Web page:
Republicans Are So Naughty
Cornyn & Co. is stealing our stuff!
That's the message one might get after a minor rash of GOP candidates using copyrighted materials in their ads without authorization. A few of the candidates got their comeuppance, however, as their campaign websites got temporarily yanked by their Internet service providers.
Now, the Chronicle is hardly a disinterested observer in this controversy. Last Friday, the campaign of U.S. Sen. John Cornyn sent out a Web-only (we think) ad showing Democrat Rick Noriega giving a fired-up speech to supporters at Austin's Victory Grill. The rather scurrilous point of the ad was to compare the excited Noriega to the wild "hee-yah!" speech that kneecapped Howard Dean's 2004 run for the presidency. How did they smuggle out the footage from an all-Democrat party? Why, they simply stole it without permission from austinchronicle.com's Hail to the Hustle. Their use of the footage appears to violate the Chronicle's copyright, but as of press time, the campaign had refused to pull the footage from its website.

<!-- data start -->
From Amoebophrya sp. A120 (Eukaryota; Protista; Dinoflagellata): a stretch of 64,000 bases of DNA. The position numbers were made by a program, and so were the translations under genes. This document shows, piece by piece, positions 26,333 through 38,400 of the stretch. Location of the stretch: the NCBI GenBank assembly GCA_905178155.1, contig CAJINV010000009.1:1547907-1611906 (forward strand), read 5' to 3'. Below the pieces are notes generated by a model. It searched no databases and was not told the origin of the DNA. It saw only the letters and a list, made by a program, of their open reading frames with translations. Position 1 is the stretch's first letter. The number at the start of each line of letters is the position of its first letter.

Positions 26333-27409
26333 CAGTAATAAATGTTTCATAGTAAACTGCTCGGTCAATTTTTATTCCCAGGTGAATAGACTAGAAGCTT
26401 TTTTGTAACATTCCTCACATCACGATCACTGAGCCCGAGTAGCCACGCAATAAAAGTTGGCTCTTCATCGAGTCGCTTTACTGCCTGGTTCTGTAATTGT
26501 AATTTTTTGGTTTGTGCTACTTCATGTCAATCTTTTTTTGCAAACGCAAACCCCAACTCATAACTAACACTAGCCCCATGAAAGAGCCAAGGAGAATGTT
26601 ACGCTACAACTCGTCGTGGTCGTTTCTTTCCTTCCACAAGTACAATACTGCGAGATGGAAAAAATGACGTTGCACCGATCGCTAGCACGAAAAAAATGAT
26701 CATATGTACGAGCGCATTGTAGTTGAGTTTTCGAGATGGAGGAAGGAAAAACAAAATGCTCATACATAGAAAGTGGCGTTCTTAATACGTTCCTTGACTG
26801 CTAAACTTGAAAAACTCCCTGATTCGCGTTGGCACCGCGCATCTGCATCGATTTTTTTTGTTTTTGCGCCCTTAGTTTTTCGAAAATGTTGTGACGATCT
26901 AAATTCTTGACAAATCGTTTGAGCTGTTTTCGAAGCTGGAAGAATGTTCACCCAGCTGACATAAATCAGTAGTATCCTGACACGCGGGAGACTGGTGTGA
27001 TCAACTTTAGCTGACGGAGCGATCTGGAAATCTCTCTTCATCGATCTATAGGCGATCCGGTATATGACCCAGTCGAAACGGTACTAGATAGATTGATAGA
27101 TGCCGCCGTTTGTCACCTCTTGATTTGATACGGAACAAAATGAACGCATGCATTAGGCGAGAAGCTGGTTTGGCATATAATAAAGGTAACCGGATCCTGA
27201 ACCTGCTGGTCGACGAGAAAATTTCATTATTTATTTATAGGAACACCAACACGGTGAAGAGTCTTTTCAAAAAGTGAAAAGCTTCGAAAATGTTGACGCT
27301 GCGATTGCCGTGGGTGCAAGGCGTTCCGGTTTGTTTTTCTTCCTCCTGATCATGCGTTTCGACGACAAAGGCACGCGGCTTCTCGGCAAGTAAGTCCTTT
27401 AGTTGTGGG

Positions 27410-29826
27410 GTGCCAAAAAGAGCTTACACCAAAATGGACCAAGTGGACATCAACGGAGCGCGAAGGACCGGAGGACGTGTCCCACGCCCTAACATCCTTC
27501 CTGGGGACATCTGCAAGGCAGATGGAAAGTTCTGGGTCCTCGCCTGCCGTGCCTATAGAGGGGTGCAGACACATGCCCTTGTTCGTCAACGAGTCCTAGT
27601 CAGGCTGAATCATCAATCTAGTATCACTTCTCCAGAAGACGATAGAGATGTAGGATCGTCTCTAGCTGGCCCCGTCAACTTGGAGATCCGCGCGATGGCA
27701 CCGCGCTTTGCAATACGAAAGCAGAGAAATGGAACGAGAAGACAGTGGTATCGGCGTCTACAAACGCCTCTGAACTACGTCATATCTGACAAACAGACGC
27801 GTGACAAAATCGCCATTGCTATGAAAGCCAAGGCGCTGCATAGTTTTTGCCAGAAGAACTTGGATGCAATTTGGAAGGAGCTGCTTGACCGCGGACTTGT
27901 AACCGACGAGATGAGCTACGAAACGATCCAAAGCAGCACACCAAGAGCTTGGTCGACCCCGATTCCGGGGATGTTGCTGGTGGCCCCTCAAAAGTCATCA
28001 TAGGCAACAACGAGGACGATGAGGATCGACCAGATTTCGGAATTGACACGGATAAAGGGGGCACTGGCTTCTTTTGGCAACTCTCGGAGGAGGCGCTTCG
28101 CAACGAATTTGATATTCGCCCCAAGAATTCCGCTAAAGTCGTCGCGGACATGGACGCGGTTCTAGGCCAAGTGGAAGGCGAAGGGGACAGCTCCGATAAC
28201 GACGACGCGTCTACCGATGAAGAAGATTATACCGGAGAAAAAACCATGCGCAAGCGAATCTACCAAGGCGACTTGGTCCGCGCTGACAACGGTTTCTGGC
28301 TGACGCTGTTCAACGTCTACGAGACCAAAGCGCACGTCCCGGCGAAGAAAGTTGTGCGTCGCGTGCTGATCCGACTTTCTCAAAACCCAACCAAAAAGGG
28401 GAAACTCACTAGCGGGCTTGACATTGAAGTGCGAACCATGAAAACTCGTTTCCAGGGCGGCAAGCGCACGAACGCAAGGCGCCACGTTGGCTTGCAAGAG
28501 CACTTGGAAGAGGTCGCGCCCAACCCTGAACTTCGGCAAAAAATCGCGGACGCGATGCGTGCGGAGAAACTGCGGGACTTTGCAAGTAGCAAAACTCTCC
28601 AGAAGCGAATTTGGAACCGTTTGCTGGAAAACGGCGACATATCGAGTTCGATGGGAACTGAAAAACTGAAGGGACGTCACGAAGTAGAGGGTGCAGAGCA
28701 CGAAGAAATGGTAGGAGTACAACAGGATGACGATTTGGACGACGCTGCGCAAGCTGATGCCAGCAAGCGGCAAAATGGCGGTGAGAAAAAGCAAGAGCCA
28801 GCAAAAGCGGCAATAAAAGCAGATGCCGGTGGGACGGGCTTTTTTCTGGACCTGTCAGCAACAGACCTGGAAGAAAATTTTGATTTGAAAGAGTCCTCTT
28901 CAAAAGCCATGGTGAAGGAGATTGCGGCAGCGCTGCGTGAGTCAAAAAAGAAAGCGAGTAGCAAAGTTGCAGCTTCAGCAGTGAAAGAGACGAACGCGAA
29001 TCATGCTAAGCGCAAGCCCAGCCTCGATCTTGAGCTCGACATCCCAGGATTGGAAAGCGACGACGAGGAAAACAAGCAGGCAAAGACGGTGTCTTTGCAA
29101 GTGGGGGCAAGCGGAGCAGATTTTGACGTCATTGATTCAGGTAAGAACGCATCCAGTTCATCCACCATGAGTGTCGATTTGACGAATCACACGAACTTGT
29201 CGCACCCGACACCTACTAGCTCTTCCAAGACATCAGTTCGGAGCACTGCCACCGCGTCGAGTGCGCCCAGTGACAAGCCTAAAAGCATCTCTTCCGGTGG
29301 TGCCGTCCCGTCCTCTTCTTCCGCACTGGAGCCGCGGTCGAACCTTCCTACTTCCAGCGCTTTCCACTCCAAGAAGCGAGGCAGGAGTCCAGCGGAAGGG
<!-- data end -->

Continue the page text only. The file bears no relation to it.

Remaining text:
The day before, Democratic bloggers Vince Leibowitz (Capitol Annex, www.capitolannex.com) and Rachel Farris (Mean Rachel, www.meanrachel.blogspot.com) complained that the campaigns of District 10 Rep. Michael McCaul and state House District 17 candidate Tim Kleinschmidt used their material without permission – a McCaul spin-off site attacking Democrat Larry Joe Doherty reprinted an entire article by Leibowitz, and Kleinschmidt stole a Farris photo to attack Dem Donnie Dippel in a glossy mailer. As it turns out, both McCaul and Kleinschmidt are clients of GOP Web designer Colton Brugger, and after Leibowitz filed a complaint, ISP GoDaddy yanked everything Brugger did through its service – meaning not only did the anti-Doherty site disappear but so did McCaul's and Kleinschmidt's main campaign sites, as well as those of Supreme Court incumbents Wallace Jefferson and Phil Johnson. The sites were down for about 48 hours, from Friday to Sunday, after which Brugger found a new ISP and restored the sites to greater or lesser degrees of functionality, minus the stolen material.